Two Billion Hearts: Official film of the 1994 World Cup
The 1990 World Cup had so played to script, four heavyweights grinding out results in what was at the time the center of the European game, that change afterward felt impossible and yet inevitable. Change would come in the form of the 1994 World Cup. It was FIFA’s great blank canvas: a large, diverse country with a healthy economy and hardly any soccer tradition to speak of; it would become, to hark back to Simonides, the painting that speaks.
You could all but hear the heads of FIFA scream “It’s alive!” when the first whistle blew to commence the opening game of the tournament. The crowds — in no small part due to the absence of England — were positive, festive, integrated, and integrative. The sun spangled the faces in the crowd. And Americans charmed the world with the two sides of their fandom: all-in enthusiasm and flaunted indifference.
Most of the games were downright dour, but not in the way they had been at Italia ’90: the defending was often naive; by the time the elimination rounds began, many of the players were shells of themselves from afternoon play under the summer sun and travel across a vast country; the refereeing often crossed the border of incompetence and headed full-on into suspicious farce; and the sport itself, the Beautiful Game, seemed to grope around for its soul. The playmaker in the hole, strike partnerships, the libero were all still on display, but they had a faded quality to them, like old stamps behind glass. Brazil had gone 24 years without winning the World Cup; the reigning European champion, Denmark, had been eliminated in the qualifiers; goalkeepers now needed to play with their feet; passive offside had just been introduced; Maradona’s swan song lasted but a few beautiful notes; mullets triumphed; the seemingly unbeatable defending champion, now a unified Germany, was ousted in the quarterfinals by Bulgaria; Argentina was handled tidily by Romania in the previous round; Nigeria dragged Italy to the brink. The East was coming, Africa was coming — it was a transformative event — but it strained under the pull and torque of its transformation. Over the luscious green fields, sequined with celebrating faces, cracks in the game began to show.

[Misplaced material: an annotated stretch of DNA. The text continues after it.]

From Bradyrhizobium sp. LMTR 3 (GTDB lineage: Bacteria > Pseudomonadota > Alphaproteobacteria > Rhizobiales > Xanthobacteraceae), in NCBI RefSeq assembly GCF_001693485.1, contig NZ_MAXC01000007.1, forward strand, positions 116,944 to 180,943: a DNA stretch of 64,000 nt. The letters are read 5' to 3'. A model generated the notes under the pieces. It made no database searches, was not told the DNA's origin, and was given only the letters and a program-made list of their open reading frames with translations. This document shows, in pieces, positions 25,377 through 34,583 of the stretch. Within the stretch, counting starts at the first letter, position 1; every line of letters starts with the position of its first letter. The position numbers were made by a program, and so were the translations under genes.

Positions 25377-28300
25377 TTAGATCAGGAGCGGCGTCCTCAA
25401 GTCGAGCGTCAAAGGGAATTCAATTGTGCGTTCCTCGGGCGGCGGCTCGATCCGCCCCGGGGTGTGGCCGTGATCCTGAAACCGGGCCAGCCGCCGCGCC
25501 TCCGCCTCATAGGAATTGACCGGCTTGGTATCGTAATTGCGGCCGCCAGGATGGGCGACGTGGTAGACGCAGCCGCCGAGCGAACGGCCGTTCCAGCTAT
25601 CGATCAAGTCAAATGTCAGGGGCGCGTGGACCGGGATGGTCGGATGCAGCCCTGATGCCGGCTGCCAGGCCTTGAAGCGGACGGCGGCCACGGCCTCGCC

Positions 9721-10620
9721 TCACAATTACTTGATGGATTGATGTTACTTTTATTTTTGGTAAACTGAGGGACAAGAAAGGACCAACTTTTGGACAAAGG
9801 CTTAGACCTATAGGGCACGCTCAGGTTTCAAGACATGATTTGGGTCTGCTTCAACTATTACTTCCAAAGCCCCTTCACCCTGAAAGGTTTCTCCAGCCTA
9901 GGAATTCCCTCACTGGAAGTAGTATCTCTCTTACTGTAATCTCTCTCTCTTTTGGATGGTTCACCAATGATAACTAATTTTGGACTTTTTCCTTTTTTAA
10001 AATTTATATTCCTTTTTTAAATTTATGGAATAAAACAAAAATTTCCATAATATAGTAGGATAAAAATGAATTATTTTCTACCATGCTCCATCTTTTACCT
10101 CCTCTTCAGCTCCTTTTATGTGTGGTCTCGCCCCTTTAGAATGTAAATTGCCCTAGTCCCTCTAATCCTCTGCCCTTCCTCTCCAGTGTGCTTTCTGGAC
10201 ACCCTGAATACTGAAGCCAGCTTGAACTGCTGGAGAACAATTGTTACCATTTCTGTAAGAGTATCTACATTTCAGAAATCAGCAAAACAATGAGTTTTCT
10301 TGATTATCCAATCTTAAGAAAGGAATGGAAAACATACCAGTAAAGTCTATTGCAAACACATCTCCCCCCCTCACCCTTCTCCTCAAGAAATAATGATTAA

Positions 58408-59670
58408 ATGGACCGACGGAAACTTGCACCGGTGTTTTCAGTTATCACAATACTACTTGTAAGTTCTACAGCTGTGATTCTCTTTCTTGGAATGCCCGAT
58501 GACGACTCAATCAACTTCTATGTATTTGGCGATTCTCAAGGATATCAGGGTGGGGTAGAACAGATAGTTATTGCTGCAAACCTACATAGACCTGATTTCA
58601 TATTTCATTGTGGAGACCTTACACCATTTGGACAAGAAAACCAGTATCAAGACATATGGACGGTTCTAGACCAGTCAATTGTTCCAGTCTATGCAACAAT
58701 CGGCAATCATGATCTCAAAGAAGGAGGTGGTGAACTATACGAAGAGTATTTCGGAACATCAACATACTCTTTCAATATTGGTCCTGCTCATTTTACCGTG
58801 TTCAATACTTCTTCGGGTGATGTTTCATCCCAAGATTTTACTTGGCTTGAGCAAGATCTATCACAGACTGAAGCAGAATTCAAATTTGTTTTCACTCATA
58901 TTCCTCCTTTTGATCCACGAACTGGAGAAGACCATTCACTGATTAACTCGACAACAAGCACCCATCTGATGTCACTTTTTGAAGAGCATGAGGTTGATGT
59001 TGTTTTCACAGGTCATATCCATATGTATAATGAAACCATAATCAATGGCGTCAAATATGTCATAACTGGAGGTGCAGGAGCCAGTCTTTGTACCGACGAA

It was a tough World Cup to love but a great World Cup to film. The camera loved it. I can watch FIFA’s commemorative film, Two Billion Hearts, again and again. And the novel decision to have an American narrator for an American World Cup was an inspired one, as a flawless Liev Schreiber, not yet the huge star he would become, put to the sword that old dependence on an English accent to authenticate a proper soccer experience. Yet I’ve seen it in Swedish… and it still holds up.
Perhaps a bit overwhelmed by American diversity and awed by the ease with which segments of the population knew nothing about soccer, the film falls glib in a few of its local portraits, and its dependence on shredding-rock-guitar background music reminds how much the mid-’90s were victims of taste from the ’80s. But as the film approaches its denouement, that disappointment of a final, we glimpse a sublime 27 seconds of inaction in the lead-up to the two teams taking the field, that sacred space of time for players, miles and away the best moment of the film, great enough to change my sense of that final.
The two stars: Romario — a forward suffused with the type of swagger usually reserved for a well-fed jaguar — staring off into his future, while his counterpart Roberto Baggio, born with the face of a boy who looks as if he’s always thinking about poetry, stands in the background, out of focus, seemingly staring intently at the Brazilian. It’s as though he knows what will happen. And then the camera shifts, and Baggio comes into focus, and — as though he feels resigned to pretend he doesn’t know what will occur — he halfheartedly begins to stretch.
This essay was originally published in Howler Issue 05 under the headline “The Blank Canvas, Unfurled.”
Photo by Pyro Spectaculars